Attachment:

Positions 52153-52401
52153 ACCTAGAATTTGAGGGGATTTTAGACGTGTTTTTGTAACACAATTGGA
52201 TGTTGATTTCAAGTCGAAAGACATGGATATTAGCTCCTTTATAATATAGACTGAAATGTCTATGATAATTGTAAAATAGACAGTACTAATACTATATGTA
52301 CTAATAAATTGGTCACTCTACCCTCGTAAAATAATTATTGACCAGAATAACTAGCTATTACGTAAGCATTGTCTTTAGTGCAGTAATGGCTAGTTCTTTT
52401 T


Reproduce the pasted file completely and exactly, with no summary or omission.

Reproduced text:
Positions 52153-52401
52153 ACCTAGAATTTGAGGGGATTTTAGACGTGTTTTTGTAACACAATTGGA
52201 TGTTGATTTCAAGTCGAAAGACATGGATATTAGCTCCTTTATAATATAGACTGAAATGTCTATGATAATTGTAAAATAGACAGTACTAATACTATATGTA
52301 CTAATAAATTGGTCACTCTACCCTCGTAAAATAATTATTGACCAGAATAACTAGCTATTACGTAAGCATTGTCTTTAGTGCAGTAATGGCTAGTTCTTTT
52401 T